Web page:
STAR and Sylvia’s activism made economic issues a priority. “Transvestites and gay street people and all oppressed people should have free education, health care, clothing, food, transportation, and housing,” reads the STAR manifesto. To remedy homelessness in the trans community STAR created StarHouse, where they housed and educated youths. Sylvia recalled that “everybody in the neighborhood loved StarHouse. They were impressed because they could leave their kids and we’d baby-sit with them. If they were hungry, we fed them. We fed half of the neighborhood because we had an abundance of food the kids liberated. It was a revolutionary thing.”

STAR’s efforts challenge the transphobic narrative that trans, especially transfeminine, people are predators who are not safe to leave kids around. Given this hostile narrative, StarHouse being welcomed and approved of in its community could be surprising. Yet, STAR’s organising resonated with other people who lived in precarity and whose safety, shelter or access to food and drink was also at risk. This history serves as an important reminder to keep our organising grounded in the everyday, bread-and-butter issues.

“This history serves as an important reminder to keep our organising grounded in the everyday, bread-and-butter issues”

This spirit of fighting for the liberation of all oppressed people also comes through in Sylvia’s fight for racial justice. In 1970, just after co-founding STAR, Sylvia, who was Venezuelan and Puerto Rican, became a proud member of the Young Lords, a radical youth organisation fighting for self-determination for Puerto Ricans. Looking back she said: “It was a fabulous feeling for me to be myself – being part of the Young Lords as a drag queen – and my organization being part of the Young Lords”.

The following year she also met Black Panther leader Huey P Newton who, Sylvia recalled, “decided we were part of the revolution – that we were revolutionary people.” The anti-colonialist dimension to Sylvia’s activism is often overlooked but it was central to her work. It is imperative for us to ally with those resisting colonialism and neocolonialism if we are to ever overthrow the system that oppresses us all.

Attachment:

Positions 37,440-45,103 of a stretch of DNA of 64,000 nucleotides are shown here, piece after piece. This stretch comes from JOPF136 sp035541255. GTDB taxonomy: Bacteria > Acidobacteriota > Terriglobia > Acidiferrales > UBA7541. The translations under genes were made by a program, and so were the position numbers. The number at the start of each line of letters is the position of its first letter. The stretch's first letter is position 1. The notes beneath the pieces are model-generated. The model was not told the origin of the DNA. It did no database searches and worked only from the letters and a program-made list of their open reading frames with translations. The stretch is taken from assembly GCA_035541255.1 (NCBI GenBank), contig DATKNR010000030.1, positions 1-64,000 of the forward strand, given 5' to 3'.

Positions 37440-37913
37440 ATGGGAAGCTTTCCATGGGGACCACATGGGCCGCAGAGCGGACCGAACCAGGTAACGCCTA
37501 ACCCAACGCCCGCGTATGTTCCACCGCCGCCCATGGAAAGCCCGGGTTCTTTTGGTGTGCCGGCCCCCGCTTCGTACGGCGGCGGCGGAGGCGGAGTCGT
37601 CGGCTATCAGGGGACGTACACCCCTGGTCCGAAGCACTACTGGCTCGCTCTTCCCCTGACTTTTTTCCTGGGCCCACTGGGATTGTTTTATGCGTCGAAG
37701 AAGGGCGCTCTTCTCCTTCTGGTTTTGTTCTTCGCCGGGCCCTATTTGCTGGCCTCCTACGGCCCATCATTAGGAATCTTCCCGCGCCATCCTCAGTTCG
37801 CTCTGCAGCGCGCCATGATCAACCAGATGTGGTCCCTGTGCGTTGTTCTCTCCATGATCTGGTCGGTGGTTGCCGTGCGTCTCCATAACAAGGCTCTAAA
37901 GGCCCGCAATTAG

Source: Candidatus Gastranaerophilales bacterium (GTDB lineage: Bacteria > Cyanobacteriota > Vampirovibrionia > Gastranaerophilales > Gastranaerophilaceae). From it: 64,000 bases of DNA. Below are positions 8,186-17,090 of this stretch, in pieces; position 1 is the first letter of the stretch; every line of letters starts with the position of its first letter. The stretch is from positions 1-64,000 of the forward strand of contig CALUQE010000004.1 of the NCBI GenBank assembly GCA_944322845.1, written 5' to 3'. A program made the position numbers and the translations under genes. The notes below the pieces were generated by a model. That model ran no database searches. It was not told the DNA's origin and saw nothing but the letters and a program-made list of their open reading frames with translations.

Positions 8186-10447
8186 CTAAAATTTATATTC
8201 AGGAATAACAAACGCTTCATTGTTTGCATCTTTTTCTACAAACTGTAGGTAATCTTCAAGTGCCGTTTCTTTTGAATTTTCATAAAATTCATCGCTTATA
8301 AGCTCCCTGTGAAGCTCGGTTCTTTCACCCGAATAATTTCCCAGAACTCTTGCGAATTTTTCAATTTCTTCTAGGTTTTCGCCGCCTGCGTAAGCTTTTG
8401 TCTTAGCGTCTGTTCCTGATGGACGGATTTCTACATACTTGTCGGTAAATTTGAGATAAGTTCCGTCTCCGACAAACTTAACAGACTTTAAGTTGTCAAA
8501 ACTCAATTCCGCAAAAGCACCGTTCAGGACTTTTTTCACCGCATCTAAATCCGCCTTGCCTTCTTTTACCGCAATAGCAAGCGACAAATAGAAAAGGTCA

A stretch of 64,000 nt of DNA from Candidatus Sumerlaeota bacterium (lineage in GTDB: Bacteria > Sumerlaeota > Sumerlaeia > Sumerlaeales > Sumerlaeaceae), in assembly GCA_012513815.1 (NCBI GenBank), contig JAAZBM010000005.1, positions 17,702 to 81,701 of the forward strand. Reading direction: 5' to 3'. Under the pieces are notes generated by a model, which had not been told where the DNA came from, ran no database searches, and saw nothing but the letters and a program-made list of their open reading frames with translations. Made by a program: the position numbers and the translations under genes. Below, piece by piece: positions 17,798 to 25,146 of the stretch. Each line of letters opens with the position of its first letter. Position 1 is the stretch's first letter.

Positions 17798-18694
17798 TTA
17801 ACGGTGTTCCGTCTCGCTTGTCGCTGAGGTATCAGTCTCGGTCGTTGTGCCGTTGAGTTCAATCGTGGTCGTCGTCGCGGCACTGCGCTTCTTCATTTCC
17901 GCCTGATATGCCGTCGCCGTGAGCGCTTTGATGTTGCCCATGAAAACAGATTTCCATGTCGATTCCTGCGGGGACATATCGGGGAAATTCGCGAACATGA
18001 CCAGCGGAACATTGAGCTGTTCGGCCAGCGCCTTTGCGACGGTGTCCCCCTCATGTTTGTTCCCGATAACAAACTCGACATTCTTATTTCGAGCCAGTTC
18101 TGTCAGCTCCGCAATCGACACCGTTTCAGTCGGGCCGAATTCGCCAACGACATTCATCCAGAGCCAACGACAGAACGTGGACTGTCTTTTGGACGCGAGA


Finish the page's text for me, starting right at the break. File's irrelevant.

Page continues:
“The anti-colonialist dimension to Sylvia’s activism is often overlooked but it was central to her work”

Another overlooked element of Sylvia’s work was her advocacy for incarcerated people. The STARs organised protests, interviewed prisoners, sought legal aid and publicised the abuses that incarcerated LGBTIQ+ people faced in the radical publication Gay Flames. Incarceration is an inhuman institution of violence, and incarcerated trans women are often at even greater risk of maltreatment, or worse.

The broader movement’s inattention towards the plight of incarcerated people increased the building tensions between the wider LGB movement and the more radical sections that included STAR. 

Things reached a boiling point when the 1973 Christopher Street Liberation Day committee, mostly GAA members, turned the fourth anniversary of Stonewall into a peaceful protest focusing on entertainment. Sylvia, who was not a listed speaker, forced her way onto the stage and told the crowd: “I’ve been trying to get up here all day for your gay brothers and your gay sisters in jail that write me every motherfucking week and ask for your help and you all don’t do a god damn thing for them… They write STAR because we’re trying to do something for them.” 

Sylvia was met with hostility and grossly misgendered for taking up incarcerated people’s cause and for criticising inaction. The antagonism she faced for attempting to change a violent system is bleak but also reflects the fact that not everyone in the wider movement was truly committed to fighting the system.

“Any claim of supporting trans liberation which does not uplift the most oppressed sections of society is a disingenuous one”

The LGBTIQ+ movement today, with its rampant transmisogyny and individualism, risks repeating these same historical mistakes and neglecting the victims of state violence. Any claim of supporting trans liberation which does not uplift the most oppressed sections of society is a disingenuous one. 

Sylvia’s example provides us with additional lessons for the LGBTIQ+ liberation movement today. 

Firstly, the boldest, most radical sections of the movement will be demonised, feared and shunned for going beyond basic rights as their aim, and for allying with the most downtrodden sections of society, regardless of whether they are of the same specific identity. This should not tempt us to water down our aims. 

Secondly, our actual allies are more likely to be the people who share our experiences, not necessarily people who hold the same identity.  

Thirdly, material needs have to be met for there to be true trans liberation.  

And finally, trans liberation is inseparable from the liberation of all oppressed people. 

If you’re a transfeminine person of colour with a story you’d like to tell, we’d love to hear from you! Please pitch to gal-dem here, and to oestrogeneration here.